“US basis against Europe has been restored in the past few days as prices have fallen,” he said
“In our view that means our forecast range probably needs to drop a notch or two.”
‘A bad sign’
Corn futures managed minimal gains, adding 0.1% to $3.38 ½ a bushel for December, although that at least took the contract a full 1.5 cents above the contract low set in the last session, which preceded a marginally higher close.
Tobin Gorey saw corn futures in the last session as making “serious attempt to recover Tuesday’s sharp losses”, a factor which “we think that is a bad sign” for prices.
Still, as perhaps a more bullish signal, open interest data overnight showed yet a further rise in the number of live contracts, to 1.71m lots, up 88,843 lots in a week – which, given a falling market, is seen as representing fresh fund short positions.
And with these perhaps getting close to record highs, will this deter funds from selling further?
‘Bullish fundamental event’
Terry Reilly at Futures International said that “a bullish fundamental event could be a short crop in Brazil if second corn plantings fall more than 10% from last year and/or unfavorable Brazil second corn weather develops”.
But that is a while for corn bulls to wait, with second crop corn not planted until early in the calendar year, typically on land vacated by the soybean harvest.
More immediately, US export sales data for corn later are expected at 1.20m-1.70m tonnes for this season, and up to 200,000 tonnes for next.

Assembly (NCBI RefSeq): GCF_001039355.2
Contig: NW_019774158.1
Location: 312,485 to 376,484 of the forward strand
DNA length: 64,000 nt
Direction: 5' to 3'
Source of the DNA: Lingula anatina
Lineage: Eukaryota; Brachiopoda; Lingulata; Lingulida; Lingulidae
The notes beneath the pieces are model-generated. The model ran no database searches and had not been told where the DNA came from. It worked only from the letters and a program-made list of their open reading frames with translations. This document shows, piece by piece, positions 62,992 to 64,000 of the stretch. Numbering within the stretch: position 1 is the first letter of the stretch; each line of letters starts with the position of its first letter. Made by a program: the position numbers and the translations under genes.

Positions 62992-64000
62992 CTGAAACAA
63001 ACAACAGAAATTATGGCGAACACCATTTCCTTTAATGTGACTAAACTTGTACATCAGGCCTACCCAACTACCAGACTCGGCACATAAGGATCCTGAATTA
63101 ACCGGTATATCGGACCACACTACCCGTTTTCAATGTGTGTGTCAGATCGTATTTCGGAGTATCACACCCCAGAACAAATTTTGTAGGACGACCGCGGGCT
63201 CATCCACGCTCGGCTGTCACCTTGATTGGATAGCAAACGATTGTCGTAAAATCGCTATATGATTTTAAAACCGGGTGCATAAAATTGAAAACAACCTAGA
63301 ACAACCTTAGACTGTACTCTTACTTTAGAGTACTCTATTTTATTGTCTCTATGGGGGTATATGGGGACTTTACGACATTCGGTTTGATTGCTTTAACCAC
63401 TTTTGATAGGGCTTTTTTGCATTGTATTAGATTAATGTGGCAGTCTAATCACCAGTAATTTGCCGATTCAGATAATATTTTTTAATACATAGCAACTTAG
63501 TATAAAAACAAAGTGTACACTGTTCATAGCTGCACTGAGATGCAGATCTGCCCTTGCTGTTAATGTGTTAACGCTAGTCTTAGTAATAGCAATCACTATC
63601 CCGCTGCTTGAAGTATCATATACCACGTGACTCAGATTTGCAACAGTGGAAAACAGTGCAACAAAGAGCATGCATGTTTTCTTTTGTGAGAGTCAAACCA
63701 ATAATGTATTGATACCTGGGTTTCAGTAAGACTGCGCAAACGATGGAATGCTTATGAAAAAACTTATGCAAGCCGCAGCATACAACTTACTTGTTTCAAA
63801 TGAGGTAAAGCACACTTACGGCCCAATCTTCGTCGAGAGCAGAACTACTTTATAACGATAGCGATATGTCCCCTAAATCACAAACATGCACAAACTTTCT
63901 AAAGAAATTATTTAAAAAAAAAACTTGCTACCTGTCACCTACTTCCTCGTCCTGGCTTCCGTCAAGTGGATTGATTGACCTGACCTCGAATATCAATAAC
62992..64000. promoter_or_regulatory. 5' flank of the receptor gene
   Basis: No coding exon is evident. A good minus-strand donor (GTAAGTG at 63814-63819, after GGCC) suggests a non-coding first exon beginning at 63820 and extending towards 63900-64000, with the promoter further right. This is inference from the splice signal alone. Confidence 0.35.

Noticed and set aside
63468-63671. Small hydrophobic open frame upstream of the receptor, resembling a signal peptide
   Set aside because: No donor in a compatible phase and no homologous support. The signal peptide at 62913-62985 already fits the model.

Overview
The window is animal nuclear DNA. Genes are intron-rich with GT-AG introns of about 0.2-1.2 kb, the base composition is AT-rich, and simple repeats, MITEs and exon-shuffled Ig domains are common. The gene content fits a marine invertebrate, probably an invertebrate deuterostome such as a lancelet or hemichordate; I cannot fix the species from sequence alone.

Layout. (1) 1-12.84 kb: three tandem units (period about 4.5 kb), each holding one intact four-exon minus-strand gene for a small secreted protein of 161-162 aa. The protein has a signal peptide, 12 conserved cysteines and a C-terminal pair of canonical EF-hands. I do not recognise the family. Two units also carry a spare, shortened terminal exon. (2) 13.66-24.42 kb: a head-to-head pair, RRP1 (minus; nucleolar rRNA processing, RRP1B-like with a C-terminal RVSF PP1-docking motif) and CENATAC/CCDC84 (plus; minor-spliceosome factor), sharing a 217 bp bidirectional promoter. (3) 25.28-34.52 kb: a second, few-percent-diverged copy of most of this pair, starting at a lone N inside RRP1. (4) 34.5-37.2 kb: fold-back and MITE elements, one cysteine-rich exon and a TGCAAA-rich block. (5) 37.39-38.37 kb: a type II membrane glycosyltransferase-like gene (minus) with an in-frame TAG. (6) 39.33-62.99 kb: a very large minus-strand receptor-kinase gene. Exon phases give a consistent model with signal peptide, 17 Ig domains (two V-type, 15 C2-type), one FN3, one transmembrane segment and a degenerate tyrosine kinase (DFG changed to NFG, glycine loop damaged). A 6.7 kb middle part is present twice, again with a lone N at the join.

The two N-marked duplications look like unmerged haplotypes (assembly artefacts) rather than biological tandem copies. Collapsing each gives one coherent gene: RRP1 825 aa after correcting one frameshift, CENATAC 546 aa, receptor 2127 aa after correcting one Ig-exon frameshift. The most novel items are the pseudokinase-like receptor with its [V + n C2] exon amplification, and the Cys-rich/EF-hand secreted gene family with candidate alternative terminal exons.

Last time, the figure came in at 2.36m tonnes for 2017-18, and 574,180 tonnes for next season.
South America weather watch
As for soybeans export sales, they are expected at 1.10m-1.50m tonnes for this season, compared with 1.16m tonnes last time.
Benson Quinn Commodities said that while “Brazilian weather concerns have been placated as wetter pattern has evolved for key central production region….Argentine weather bears watching” for soybean investors.
Temperatures in major Argentine growing regions have been “well above normal and recent dryness is delaying some soybean planting.
“Like earlier Brazilian concerns, it is too early in production cycle to bear more than watching but non-the-less is a talking point if rains forecast for next week don’t materialise.”
Soybean futures got less support this time from soyoil, which managed only a further 0.01 cent rise to 34.76 cents a pound for December delivery, after decent gains in the last session, on industry data showing a large drop in US inventories of the vegetable oil, indicating strong demand.
Still, Kuala Lumpur palm oil took succour in soyoil’s gains of last time, and added 0.3% to 2,739 ringgit a tonne, February basis, looking for its first winning session in six for that contract.
Weakness of late has been spurred by a decline in Malaysia’s export performance, with shipments for the first half of this month down 8.2% month on month according to SGS, although rival cargo surveyor ITS puts the rate of decline at a more modest 4.3%.